How to deal with an art copycatJuly 9, 2018 2019-02-06 11:29
How to deal with an art copycat
This scenario happened to most professional artists: You spend years developing a style, technique and a subject matter that is uniquely yours. You get to that point after lots of questioning on the meaning of your art and why you make the art that you make . You then spend a lot of time and effort to market that uniqueness online and in your community.
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And one day you wake up to see that some copycat took all your ideas as a shortcut to being successful and is making quick copies of your work, pretending that this is all his/her ideas.
It can be very frustrating for an artist when that happens because after all, it is our uniqueness that we are trying to promote and this is what makes what we make different and valuable, this is our own vision of the world that we want to share. A theft of that vision feels almost like an identity theft.
This is a complex issue as there are many variables that can make the situation more or less easy to solve
Most of us artists like to share our techniques and teach as a way to connect with other artists and to supplement our income. I personally like to share my process and techniques with an audience of artists online, with the idea that most artists will be smart enough to take what they like in my teachings and make it theirs by mixing what they learned from me with many other influences. And most of the time this is what happens. In my mind, art is a satisfying process only when it leads to self expression and exploration of ones authenticity. I also acknowledge that when an artist is a beginner, they might want to copy other artists as a way to learn, and this is totally fine as long as they are not selling a whole line of copies, pretending that this was their own ideas.
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Many artists email me to ask if they can sell the paintings they have done taking one of my classes and I am fine with it as long as I am cited as an influence for the work or they acknowledge that the painting was done in one of my classes. Of course if the artist style evolves other time and I was just only one of many influences, then the reference does not need to be.
Some recent events happening where I live involving an accomplished artist made me question my willingness to share my process openly though because I realized that it is more a question of integrity and ethics than a question of law. In the eyes of the law, you can’t copyright a style, you can only copyright a specific work, so if someone starts to paint in your own style, with your own palette and compositions, using the same techniques, but does not literally copy one specific work of yours, it is still legal, although not the best way to be taken seriously as a professional artist.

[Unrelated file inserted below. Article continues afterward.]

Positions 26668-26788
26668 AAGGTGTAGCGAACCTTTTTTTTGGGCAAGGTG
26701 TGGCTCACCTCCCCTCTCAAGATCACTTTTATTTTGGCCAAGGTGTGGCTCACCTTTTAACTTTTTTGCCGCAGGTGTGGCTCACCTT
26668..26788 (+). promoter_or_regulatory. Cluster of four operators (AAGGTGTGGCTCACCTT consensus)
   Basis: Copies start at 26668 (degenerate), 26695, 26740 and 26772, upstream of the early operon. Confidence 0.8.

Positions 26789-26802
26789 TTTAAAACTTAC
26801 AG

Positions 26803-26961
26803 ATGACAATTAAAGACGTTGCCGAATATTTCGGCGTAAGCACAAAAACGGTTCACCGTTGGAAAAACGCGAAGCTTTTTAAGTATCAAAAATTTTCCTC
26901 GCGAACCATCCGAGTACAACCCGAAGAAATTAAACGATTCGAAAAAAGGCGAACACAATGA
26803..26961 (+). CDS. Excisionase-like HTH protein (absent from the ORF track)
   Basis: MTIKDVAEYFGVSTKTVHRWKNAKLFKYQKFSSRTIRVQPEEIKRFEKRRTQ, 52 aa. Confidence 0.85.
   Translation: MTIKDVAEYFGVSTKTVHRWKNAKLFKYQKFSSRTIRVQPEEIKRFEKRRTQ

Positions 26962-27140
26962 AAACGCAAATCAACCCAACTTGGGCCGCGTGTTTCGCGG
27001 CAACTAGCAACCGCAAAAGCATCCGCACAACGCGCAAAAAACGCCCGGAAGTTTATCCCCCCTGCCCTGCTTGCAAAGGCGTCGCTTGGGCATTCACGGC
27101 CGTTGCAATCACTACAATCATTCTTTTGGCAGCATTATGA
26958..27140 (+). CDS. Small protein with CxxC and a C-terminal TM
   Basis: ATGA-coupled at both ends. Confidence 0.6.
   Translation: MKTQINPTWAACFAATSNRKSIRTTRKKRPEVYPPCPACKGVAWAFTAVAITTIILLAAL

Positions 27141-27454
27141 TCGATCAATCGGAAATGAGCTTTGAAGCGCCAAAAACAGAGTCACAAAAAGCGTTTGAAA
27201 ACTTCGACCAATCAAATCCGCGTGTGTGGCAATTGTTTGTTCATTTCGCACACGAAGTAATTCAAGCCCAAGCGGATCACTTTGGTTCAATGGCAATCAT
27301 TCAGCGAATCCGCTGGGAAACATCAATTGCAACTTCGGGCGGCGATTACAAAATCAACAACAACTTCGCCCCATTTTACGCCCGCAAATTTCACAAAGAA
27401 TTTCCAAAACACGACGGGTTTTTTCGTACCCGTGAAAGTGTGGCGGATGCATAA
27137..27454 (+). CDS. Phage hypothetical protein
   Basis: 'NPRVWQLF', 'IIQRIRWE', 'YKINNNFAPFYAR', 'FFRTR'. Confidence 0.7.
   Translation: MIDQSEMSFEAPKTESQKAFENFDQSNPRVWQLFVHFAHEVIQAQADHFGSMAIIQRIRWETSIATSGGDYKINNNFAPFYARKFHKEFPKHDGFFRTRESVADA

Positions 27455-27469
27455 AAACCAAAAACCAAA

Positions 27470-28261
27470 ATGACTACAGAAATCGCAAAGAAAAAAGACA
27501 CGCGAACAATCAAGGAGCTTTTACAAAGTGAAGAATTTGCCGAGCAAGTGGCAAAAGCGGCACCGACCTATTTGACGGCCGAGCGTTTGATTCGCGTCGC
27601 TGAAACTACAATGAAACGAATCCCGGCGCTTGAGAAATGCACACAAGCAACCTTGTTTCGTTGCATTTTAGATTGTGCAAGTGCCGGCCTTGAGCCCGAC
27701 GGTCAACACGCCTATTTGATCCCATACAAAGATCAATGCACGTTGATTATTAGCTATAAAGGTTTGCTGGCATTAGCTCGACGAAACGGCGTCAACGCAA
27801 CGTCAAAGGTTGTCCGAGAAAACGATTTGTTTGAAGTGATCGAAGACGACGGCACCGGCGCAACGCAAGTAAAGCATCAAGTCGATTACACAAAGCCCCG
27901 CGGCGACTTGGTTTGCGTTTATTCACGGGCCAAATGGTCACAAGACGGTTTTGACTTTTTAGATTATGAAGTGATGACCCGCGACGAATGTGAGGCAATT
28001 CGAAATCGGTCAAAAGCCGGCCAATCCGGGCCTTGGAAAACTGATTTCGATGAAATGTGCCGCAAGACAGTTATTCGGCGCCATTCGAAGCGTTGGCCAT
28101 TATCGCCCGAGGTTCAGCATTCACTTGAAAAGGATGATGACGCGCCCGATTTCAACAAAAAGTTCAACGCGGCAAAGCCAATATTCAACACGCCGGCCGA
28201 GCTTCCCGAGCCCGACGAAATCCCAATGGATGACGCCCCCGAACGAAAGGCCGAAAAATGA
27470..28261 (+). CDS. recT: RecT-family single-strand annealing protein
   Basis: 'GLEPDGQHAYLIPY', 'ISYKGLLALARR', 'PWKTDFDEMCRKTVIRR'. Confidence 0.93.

That is another factor that can be taken in account. It is easier to ignore a copycat who lives thousands of miles away from you than one who lives in your own community and will take part in the same events and exhibit in the same galleries, making it more confusing for customers to distinguish your work versus theirs.
Quality and price:
Someone copying another artist’s work is trying to find a lazy shortcut to success and did not have to make all the work it took the original artist to get organically to that point. Most of the time the copies are looking way less achieved and most of the time they will be sold at a lower price. This can hurt the most established artist sales and reputation if the overall similitudes make it confusing for the general public.
So what can you do?
Unfortunately not much in terms of legal action.
You can try contacting the artist and letting them know that you noticed many similarities between their work and yours and for most copycats that will be enough to make them realize that what they are doing is damageable for both artists. I did email once an artist who was copying my style of flower paintings and trees with patterns, she was even copying my social media posts all the while claiming on her website that “My art is a reflection of who I am”. She was disappointed to read my email because she liked my style but acknowledged that she had been wondering for a while if she was not crossing a line.
Some artists will choose to go public with the issue as did Lori McNee on Facebook with an artist who was copying specific paintings of hers : How I stopped a copycat artist on Facebook. Her case is a bit different because the artist was copying literally some of her paintings and promoting them on Facebook, which is illegal.
Then you can choose to take the high road, consider that imitation is a form of flattery so to speak and decide to not spend too much energy on the issue. Publicize your art as much as you can and make it sure serious buyers and art galleries know that your style is genuinely yours. Copycats usually get tired after a while: after all there is not much personal satisfaction in copying and they will often go from copying one artist to copying another.
What they are copying is also something you did in the past, and because you are the creative force behind the art that is being copied, you often moved on to the next step in your art journey being always one step ahead. You own the creative tools, they are just replicating an end product.